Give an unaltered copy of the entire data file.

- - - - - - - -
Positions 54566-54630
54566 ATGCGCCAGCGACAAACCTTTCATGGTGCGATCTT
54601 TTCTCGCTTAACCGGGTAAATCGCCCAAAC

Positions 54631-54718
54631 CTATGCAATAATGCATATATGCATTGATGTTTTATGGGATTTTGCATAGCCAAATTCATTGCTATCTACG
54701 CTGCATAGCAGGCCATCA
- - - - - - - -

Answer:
Positions 54566-54630
54566 ATGCGCCAGCGACAAACCTTTCATGGTGCGATCTT
54601 TTCTCGCTTAACCGGGTAAATCGCCCAAAC

Positions 54631-54718
54631 CTATGCAATAATGCATATATGCATTGATGTTTTATGGGATTTTGCATAGCCAAATTCATTGCTATCTACG
54701 CTGCATAGCAGGCCATCA